Since the inception of the Whole30 program in April 2009, we’ve made one thing abundantly clear: This is not a weight loss program. It’s not a diet, it’s not a quick fix, and it’s certainly not a “17 Day Get Skinnier Than Your Friends” kind of approach.
But that doesn’t mean we don’t recognize or value your weight loss goals.
Weight, Body Image, and Health
We know you want to lose weight. That’s why 90% of people undertake a new diet or exercise program in the first place, and that’s where 95% of our consulting clients are coming from (among other goals).
And hear us clearly–wanting to lose weight or change your body does not make you shallow. It’s no more shallow to take on the Whole30 for weight loss than it is to use the program to clear up your acne, heal your psoriasis, or reduce the perpetual belly bloat you’ve been experiencing.
Body image, as a dear friend recently mentioned on her blog, is a complex issue. Maybe you want to lose weight to improve your health. Maybe it’s for your self-esteem. Maybe it’s to feel more socially accepted, or loved. But for now, for our purposes, your reason doesn’t matter. It’s your own, and who are we to tell you it’s invalid, or less than worthy? Simply put, you’d like to lose weight. And we want to help you do it—healthfully and sustainably.
So why do we spend so much time telling you we don’t care if you lose weight?
The Whole30 Perspective: Health First
The above is one famous example of a line straight from It Starts With Food (page 210): “We don’t care if you lose weight on your Whole30.” And if that was all we wrote, we’d see why you might be frustrated. But there’s more. The very next line in the book says, “We know you care, though, and we do care about you. So, please, hear us out.”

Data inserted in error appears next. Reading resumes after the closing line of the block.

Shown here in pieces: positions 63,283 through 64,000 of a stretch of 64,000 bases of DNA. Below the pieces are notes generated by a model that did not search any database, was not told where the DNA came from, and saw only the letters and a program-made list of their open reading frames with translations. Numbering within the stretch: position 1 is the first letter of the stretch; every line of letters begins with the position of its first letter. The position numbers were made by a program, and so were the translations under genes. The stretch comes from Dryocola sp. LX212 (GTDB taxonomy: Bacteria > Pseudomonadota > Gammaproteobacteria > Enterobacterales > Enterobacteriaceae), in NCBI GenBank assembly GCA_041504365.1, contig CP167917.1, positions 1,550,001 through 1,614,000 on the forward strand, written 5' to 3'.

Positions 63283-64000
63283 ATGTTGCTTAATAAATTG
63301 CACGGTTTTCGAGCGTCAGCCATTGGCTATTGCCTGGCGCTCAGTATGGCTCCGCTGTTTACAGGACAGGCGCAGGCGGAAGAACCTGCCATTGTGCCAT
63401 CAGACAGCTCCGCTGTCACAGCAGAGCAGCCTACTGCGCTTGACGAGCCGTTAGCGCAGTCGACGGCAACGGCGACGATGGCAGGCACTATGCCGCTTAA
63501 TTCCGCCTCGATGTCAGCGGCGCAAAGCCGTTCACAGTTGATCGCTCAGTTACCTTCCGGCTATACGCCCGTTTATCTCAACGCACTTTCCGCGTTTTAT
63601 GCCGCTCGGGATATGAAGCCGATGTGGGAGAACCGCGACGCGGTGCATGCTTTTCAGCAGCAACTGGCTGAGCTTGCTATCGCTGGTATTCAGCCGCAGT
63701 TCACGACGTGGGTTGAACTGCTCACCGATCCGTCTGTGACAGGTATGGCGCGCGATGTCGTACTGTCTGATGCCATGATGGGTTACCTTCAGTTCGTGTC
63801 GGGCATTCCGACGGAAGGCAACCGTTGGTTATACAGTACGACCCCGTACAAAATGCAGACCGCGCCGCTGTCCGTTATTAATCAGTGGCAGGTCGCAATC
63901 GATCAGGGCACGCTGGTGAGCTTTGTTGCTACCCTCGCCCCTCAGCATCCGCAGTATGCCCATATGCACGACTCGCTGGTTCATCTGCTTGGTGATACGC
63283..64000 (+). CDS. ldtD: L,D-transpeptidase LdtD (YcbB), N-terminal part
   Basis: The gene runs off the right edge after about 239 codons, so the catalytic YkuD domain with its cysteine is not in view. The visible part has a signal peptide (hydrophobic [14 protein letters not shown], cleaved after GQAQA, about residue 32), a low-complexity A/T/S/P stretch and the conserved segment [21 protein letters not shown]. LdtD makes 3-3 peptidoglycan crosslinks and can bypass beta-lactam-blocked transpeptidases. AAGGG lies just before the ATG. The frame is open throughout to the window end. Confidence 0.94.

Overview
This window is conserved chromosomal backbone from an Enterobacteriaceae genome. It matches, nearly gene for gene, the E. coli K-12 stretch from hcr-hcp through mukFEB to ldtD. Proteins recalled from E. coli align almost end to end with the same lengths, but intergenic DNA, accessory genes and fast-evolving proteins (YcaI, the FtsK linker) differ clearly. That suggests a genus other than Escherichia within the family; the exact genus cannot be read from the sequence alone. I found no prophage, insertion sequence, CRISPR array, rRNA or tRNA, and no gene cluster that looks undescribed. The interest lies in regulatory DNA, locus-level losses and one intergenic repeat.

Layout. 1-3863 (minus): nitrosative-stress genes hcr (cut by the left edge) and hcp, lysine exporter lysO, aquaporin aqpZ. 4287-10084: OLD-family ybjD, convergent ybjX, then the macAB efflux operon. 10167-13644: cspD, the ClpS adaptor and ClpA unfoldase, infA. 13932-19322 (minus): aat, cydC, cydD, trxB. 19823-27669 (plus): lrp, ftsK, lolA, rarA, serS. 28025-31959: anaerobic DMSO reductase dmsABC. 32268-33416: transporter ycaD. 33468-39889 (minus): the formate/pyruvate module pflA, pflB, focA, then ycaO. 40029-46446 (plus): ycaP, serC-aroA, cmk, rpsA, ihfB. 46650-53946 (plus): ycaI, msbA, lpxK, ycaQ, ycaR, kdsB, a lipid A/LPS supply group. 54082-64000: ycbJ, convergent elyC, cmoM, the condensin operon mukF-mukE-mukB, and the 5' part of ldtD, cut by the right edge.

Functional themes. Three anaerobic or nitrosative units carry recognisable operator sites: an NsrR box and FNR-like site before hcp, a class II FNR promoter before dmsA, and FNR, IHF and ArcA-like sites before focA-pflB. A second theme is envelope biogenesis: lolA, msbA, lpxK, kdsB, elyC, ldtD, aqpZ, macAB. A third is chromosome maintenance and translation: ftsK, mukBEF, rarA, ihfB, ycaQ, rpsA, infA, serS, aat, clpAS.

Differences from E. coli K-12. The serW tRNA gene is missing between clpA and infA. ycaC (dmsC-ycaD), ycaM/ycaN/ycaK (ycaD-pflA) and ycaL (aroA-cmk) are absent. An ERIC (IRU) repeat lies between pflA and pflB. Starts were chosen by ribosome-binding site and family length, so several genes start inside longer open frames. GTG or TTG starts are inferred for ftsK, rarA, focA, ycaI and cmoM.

From our perspective, we have to position the Whole30 as far away from “weight loss” as possible, for a few reasons. First, we will not allow our program to be lumped in with programs like “The 17 Day Diet,” “7 Pounds in 7 Days,” or “I Can Make You Thin.” These quick-fix programs all have three things in common: they focus only on weight and looks, they’re spectacularly unhealthy, and they all fail long-term.
But more important, we come out hard against weight loss as a primary goal for your Whole30 because if we didn’t, here’s what we’d see: I’m doing the Whole30, but low-calorie. Or, I’m on the Whole30, but super low-fat. Or zero carbs. Or while drinking a Whole30 meal replacement shake for breakfast, another for lunch, and a light Whole30 meal for dinner.
We already see these examples from some of you who come to the Whole30 with a weight loss focus, despite our efforts to redirect you towards health, changing habits, and improving your quality of life. You know why this happens?
Because we’ve all been dieting our entire lives in an effort to lose weight. And the message we’re sold is that weight loss = restriction. So if your focus is solely on weight loss going into the Whole30, what will you do? Alter the plan to make it even more restrictive.
And that, friends, defeats the purpose and the magic of the Whole30 altogether—and likely roadblocks your weight loss efforts, too.